There are others available or that will soon be available, like the DLP resin printers, for most likely ever falling prices. Give it about a half a year or so and machine prices should start to drop due to increased competition; resin has already begun to fall in cost, you can get some for around $30/Liter, which is competitive with filament machines.
    Xix wrote: »
    Emissary42 wrote: »
    Ideally for photogrammetry you get something like 40 simultaneous shots of the subject at all different angles, though sometimes you can get away with fewer. LA Noire's capture rig was basically a photogrammetry rig that ran at around 30 fps, and it's quite a sight to behold. Then again, you don't need a better camera than what a printer can reproduce (unless you want to store the scan for a good while as the technology advances) so that helps for cost.

    What kind of cameras are sufficient? Does they have to be DSLRs?

    40 cameras at $100 each comes out to about $4,000.. not bad I guess for a rig that captures people's full body.

    Really you only need as good a camera as you have a printer; after all, if you can't print a model above a certain resolution, why have a more detailed model? I believe the critical factor for most high-quality photogrametry rigs is keeping your subject properly focused and free from lens distortion, as anything like that will throw off your model's geometric accuracy. The reason some people opt for just using kinect-based rigs is their printers aren't able to resolve details finer than what a kinect can capture, both in terms of geometry and color.

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    XixXix Miami/LosAngeles/MoscowRegistered User regular
    edited March 2014
    But can you rig a bunch of kinects to capture a subject from multiple angles simultaneously with a single key press?

    Because otherwise, keeping a subject still and then waving a kinect all around them to capture their body seems like it would result in tons of little distortions due to people not being able to stand perfectly still.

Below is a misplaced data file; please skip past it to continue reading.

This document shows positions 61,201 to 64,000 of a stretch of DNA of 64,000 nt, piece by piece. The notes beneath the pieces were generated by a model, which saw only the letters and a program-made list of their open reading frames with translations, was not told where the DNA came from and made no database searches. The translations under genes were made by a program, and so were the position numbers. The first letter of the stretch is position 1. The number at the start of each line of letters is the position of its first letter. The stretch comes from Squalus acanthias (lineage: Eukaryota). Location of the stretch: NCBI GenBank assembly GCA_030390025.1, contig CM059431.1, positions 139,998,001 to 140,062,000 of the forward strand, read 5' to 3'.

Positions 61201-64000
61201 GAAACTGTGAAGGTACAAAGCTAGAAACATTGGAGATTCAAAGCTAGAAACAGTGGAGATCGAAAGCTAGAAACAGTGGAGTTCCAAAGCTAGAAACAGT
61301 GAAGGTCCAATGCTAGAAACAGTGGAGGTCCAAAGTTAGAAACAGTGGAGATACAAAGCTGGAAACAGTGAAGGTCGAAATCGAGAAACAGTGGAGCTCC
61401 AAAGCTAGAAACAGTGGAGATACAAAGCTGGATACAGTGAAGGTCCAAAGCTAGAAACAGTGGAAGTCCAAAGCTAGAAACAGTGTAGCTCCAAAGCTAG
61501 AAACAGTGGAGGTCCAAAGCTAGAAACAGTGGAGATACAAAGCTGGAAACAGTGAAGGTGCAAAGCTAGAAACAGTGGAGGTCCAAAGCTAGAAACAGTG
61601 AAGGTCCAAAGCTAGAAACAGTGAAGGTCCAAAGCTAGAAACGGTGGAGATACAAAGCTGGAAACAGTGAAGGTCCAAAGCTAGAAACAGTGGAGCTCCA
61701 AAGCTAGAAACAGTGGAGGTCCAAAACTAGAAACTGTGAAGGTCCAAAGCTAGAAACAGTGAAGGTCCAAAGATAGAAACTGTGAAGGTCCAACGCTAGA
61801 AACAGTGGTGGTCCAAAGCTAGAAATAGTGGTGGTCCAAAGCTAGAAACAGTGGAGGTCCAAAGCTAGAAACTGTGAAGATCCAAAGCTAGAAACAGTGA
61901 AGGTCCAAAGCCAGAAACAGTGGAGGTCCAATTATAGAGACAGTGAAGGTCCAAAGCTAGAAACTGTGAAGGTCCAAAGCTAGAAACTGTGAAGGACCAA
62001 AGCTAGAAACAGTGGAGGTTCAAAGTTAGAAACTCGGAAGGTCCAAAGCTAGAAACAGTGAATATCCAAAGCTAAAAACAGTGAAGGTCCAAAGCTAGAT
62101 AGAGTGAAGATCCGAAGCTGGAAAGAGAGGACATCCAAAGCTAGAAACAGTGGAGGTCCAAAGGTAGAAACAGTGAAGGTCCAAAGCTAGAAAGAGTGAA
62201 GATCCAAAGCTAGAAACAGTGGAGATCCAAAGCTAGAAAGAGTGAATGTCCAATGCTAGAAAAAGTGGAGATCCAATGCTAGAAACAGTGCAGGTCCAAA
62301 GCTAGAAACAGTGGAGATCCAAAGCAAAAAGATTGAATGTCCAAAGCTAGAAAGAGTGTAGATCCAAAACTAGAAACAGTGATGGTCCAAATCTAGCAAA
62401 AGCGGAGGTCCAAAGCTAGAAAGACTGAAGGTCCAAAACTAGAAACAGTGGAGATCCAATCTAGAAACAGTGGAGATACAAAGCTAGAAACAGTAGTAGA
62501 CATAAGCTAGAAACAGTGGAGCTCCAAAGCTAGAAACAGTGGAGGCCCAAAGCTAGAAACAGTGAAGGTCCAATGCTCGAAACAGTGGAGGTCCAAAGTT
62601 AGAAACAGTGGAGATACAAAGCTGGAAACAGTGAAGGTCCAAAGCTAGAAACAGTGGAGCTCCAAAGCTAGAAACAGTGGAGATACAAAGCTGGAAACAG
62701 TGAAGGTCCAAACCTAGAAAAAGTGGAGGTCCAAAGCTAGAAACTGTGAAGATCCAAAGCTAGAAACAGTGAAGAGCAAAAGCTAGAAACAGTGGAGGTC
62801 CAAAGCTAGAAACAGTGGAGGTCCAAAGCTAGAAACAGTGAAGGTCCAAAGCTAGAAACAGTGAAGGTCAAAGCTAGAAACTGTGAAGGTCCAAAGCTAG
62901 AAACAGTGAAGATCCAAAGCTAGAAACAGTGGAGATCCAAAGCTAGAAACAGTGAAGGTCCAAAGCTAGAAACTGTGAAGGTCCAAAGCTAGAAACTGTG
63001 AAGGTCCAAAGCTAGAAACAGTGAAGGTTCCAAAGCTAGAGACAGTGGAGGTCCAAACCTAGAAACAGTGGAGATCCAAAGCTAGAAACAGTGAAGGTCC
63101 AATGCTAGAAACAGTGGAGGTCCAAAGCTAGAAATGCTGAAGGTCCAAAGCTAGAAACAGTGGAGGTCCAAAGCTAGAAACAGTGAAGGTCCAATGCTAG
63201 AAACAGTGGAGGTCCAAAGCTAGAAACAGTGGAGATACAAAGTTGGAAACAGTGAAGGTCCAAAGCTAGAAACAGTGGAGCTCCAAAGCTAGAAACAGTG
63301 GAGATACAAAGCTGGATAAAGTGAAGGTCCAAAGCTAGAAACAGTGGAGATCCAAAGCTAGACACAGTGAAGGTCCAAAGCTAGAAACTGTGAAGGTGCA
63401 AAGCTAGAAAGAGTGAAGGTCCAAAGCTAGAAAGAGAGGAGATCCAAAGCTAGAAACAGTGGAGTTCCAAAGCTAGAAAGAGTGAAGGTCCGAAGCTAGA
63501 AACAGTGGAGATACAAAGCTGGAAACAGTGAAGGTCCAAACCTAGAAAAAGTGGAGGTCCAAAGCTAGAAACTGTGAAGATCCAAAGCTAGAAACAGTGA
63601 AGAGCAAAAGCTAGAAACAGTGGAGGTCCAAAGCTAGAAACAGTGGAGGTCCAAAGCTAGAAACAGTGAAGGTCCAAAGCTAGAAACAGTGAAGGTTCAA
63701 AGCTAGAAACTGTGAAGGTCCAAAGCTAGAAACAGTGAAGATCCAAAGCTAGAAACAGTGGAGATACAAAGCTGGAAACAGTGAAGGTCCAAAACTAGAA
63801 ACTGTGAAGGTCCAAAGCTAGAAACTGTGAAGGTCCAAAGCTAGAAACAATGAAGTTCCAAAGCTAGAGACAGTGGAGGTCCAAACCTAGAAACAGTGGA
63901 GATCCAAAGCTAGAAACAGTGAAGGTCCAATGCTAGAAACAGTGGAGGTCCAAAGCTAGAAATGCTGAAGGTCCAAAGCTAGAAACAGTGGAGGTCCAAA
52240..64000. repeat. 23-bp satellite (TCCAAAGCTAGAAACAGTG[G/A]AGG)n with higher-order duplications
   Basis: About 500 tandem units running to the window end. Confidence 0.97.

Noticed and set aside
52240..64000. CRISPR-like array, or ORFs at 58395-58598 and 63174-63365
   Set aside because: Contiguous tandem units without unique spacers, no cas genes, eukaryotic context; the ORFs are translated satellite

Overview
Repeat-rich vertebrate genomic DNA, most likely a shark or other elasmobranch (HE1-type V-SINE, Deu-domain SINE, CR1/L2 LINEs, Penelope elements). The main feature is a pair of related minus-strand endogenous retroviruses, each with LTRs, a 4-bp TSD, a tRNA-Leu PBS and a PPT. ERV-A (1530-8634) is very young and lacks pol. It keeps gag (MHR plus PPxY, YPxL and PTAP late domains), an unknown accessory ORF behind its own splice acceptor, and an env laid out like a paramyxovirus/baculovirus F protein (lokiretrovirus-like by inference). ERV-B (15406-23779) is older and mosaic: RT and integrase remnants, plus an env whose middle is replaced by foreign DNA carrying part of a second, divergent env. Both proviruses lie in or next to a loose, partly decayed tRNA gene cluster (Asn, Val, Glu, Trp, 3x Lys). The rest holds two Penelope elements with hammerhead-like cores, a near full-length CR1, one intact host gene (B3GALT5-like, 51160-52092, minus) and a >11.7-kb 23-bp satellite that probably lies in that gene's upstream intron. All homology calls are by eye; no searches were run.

Basically I want to be able to do what twinkind.com does, but I'm not sure what kind of rig they have set up. I don't know if that kind of resolution is possible with a kinect.

    I know they use a Z-Corp printer.

    Xix on
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    XixXix Miami/LosAngeles/MoscowRegistered User regular
    edited March 2014
    Sorry to all the Cartesians here but i'm joining the Delta camp by building one of these. I have a Cartesian and I'm sick of it.

    Any other Deltas on this thread who've built a printer?

    Xix on
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    XixXix Miami/LosAngeles/MoscowRegistered User regular
    Got the new board for my printer

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    Emissary42Emissary42 Registered User regular
    edited March 2014
    Xix wrote: »
    But can you rig a bunch of kinects to capture a subject from multiple angles simultaneously with a single key press?

    Because otherwise, keeping a subject still and then waving a kinect all around them to capture their body seems like it would result in tons of little distortions due to people not being able to stand perfectly still.

    Basically I want to be able to do what twinkind.com does, but I'm not sure what kind of rig they have set up. I don't know if that kind of resolution is possible with a kinect.

    I know they use a Z-Corp printer.

    Well, to take multiple kinect scans at once is a thing that really works, you just have to vibrate them at varying frequencies and then fuse the models together. The other alternative is to use a turntable and rail (skip to about a minute in):
    http://www.youtube.com/watch?v=6eKOEgXxdUw

    Which produces pretty solid results too, without too much effort on the part of the subject.

    From the looks of the twinkind site and a few articles, one aspect of their photogrammetry booth's 'secret sauce' is extremely uniform lighting to eliminate shadows in the part's coloration. Other than that I'm not sure of anything like the number or type of cameras they use.

    Emissary42 on
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    Ghostly ClockworkGhostly Clockwork Registered User regular
    Hey guys, I'm gonna be buying a 3D printer within the next two weeks hopefully, and I'd like any thoughts on it. As of now, I'm thining about the Makerbot Replicator, but I don't know a lot about the other companies and designs. Does anyone have any thoughts or opinions on these?

    FTC: honk.
    FTC: HONK.

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    hsuhsu Registered User regular
    The current Makerbots have bad reviews. In brief, ever since they got bought out by Stratasys, they went downhill, to the point where they laid off 20% of their workforce, due to poor sales.